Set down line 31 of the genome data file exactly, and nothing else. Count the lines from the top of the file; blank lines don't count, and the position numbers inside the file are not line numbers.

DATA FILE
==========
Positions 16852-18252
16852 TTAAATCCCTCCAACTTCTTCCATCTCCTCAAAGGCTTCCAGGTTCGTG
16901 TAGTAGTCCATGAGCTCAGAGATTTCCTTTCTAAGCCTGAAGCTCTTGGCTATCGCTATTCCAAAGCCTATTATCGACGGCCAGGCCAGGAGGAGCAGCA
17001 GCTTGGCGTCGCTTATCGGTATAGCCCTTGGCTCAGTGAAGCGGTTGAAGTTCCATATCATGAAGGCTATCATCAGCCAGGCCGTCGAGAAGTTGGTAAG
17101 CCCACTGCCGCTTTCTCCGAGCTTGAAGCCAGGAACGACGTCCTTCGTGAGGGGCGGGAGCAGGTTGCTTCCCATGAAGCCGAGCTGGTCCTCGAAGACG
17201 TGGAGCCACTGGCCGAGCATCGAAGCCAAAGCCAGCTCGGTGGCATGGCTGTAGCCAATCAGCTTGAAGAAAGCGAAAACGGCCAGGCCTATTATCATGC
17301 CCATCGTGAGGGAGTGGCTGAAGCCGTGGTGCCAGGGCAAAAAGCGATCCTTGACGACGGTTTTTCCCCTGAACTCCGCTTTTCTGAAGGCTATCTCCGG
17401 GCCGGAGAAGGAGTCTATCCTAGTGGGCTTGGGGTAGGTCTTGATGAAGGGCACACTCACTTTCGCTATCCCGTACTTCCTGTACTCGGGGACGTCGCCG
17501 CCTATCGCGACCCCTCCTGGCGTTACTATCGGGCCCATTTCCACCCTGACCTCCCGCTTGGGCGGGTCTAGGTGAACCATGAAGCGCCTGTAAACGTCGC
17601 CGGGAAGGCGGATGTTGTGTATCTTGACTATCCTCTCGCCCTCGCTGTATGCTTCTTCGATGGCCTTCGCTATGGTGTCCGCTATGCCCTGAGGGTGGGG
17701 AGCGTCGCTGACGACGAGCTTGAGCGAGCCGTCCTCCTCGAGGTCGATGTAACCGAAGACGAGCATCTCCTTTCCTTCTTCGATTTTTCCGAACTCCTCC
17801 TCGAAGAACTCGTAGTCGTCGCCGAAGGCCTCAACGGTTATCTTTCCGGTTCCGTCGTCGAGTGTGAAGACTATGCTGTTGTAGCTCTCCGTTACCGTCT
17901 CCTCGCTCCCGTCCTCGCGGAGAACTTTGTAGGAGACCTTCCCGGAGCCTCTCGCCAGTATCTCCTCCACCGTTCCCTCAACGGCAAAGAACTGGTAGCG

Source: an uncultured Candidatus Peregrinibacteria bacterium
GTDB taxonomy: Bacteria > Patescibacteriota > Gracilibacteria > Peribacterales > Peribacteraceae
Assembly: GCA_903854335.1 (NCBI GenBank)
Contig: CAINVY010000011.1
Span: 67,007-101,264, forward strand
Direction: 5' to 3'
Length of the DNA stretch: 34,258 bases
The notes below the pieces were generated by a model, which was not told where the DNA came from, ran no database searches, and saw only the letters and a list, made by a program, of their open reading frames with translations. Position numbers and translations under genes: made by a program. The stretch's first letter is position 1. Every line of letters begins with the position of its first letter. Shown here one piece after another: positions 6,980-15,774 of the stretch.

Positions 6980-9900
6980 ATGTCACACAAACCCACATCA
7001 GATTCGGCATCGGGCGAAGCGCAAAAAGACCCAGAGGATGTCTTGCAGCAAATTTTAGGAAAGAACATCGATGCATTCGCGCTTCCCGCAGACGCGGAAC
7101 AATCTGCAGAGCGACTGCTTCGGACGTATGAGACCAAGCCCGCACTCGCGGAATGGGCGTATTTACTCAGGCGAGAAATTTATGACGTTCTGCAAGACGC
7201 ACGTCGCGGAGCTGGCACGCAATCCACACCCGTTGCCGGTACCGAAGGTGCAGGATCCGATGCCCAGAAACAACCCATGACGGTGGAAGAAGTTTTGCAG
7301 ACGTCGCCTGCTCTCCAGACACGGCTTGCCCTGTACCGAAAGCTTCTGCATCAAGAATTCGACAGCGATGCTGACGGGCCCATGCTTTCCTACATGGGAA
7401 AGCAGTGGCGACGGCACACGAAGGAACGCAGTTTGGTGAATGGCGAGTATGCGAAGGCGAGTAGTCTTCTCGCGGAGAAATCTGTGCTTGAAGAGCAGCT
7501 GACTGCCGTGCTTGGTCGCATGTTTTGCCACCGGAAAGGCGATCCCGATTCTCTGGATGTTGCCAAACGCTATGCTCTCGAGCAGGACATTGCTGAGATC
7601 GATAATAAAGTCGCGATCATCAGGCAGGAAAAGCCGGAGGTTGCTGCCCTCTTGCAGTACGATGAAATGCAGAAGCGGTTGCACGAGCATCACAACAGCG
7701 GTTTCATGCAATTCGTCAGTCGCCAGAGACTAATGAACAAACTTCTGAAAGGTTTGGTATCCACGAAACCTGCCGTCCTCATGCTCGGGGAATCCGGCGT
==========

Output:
7701 GTTTCATGCAATTCGTCAGTCGCCAGAGACTAATGAACAAACTTCTGAAAGGTTTGGTATCCACGAAACCTGCCGTCCTCATGCTCGGGGAATCCGGCGT